Rieger Metallveredlung Blog – Electroplating of aluminum - Electroplated aluminum objects
16.05.2022 - Blog

Electroplating of aluminum

A light metal with a wide range of applications

History and word origin

Aluminum is the most common metal in the earth's crust and the third most common element after oxygen and silicon. Although very ignoble, it is protected by a natural passivation. Thus, it does not react with air or water at room temperature.

Compared to other metals, aluminum has not been known for long. Humphry Davy described it in 1808, but it was not until 1825 that Christian Orsted succeeded in making it. In the early years, it was more expensive than gold.

Its name derives from the Latin word alumen for alum.


Aluminum is a relatively soft and tough metal, the properties of which can be extensively changed by alloying. As a wrought alloy, it can be easily forged, pressed or formed at low temperatures. Many parts are manufactured using the aluminum die-casting process, which can also be easily machined. Due to its low mass, aluminum is "the" metal for lightweight construction.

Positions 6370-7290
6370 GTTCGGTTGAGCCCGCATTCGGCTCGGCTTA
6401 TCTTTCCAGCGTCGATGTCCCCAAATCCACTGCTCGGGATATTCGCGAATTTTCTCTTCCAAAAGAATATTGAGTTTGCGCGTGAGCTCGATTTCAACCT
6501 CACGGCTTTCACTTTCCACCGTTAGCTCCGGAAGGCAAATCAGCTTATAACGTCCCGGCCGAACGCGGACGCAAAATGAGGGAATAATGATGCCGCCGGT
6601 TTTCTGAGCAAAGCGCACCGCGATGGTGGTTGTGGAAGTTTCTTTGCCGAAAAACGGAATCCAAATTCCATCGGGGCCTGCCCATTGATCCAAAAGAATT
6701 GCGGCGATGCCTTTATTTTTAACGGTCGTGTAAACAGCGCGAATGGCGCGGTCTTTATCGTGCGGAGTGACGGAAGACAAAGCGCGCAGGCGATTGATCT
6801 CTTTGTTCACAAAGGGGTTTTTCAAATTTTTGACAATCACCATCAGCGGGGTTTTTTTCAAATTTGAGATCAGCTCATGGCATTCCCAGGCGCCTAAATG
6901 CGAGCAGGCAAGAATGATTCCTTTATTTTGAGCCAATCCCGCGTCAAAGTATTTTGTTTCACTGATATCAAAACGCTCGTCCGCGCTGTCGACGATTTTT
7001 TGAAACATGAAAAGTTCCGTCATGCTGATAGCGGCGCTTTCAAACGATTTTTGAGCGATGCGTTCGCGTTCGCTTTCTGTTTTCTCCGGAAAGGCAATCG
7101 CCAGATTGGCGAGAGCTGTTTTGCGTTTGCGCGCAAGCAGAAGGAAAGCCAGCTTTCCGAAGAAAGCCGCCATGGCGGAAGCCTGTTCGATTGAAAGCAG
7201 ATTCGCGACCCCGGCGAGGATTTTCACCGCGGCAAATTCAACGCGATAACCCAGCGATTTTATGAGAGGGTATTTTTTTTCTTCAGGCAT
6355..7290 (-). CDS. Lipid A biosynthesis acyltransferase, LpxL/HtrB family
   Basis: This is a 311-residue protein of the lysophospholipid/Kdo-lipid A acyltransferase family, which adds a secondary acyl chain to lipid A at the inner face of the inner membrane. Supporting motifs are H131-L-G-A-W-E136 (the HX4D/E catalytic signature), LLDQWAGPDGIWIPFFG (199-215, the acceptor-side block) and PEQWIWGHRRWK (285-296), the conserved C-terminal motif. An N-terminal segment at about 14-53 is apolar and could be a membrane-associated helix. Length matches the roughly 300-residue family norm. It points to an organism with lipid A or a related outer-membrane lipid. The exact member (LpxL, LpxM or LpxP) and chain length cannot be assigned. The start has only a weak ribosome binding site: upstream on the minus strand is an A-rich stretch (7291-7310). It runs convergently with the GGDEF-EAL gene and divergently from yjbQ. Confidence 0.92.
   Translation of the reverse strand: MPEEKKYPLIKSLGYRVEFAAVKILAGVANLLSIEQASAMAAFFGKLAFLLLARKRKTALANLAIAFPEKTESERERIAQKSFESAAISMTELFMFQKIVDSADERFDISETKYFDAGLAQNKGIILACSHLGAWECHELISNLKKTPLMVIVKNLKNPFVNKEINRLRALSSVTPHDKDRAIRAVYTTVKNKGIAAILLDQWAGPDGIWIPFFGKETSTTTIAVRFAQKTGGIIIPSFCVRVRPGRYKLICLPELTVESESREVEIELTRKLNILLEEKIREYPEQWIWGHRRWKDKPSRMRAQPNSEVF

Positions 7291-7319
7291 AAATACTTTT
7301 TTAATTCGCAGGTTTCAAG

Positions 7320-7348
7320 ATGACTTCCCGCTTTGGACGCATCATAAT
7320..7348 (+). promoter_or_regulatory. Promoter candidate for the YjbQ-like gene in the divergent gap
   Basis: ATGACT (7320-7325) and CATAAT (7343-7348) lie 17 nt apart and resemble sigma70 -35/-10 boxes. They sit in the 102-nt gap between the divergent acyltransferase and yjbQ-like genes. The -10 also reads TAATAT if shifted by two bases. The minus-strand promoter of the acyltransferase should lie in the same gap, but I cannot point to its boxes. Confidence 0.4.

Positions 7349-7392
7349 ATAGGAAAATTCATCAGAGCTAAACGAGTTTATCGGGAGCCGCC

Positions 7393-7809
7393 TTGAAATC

Electroplating and NICAL®-process

By anodizing "anodizing" aluminum, the naturally existing oxidation layer is artificially strengthened. In many cases, however, this very frequently used surface coating does not meet the desired requirements for the workpieces or products. Electroplating aluminum with other metals significantly expands the range of applications for this light metal. In order to apply metals such as chrome, nickel, copper or tin, special processes are required to deal with the "natural" oxide layer.

With the NICAL®-process, Rieger Metallveredlung has developed a pre-treatment process for aluminum and its alloys. For years, this process has been used for a subsequent further galvanic coating. Bright nickel / bright chrome, tin, hard chrome or gold and silver, for example, can be applied as a further galvanic layer.

NICAL® coatings are characterized by their good adhesion to a wide range of aluminum alloys.

The susceptibility to corrosion of galvanized aluminum could be reduced by eliminating the need for sub-copper plating.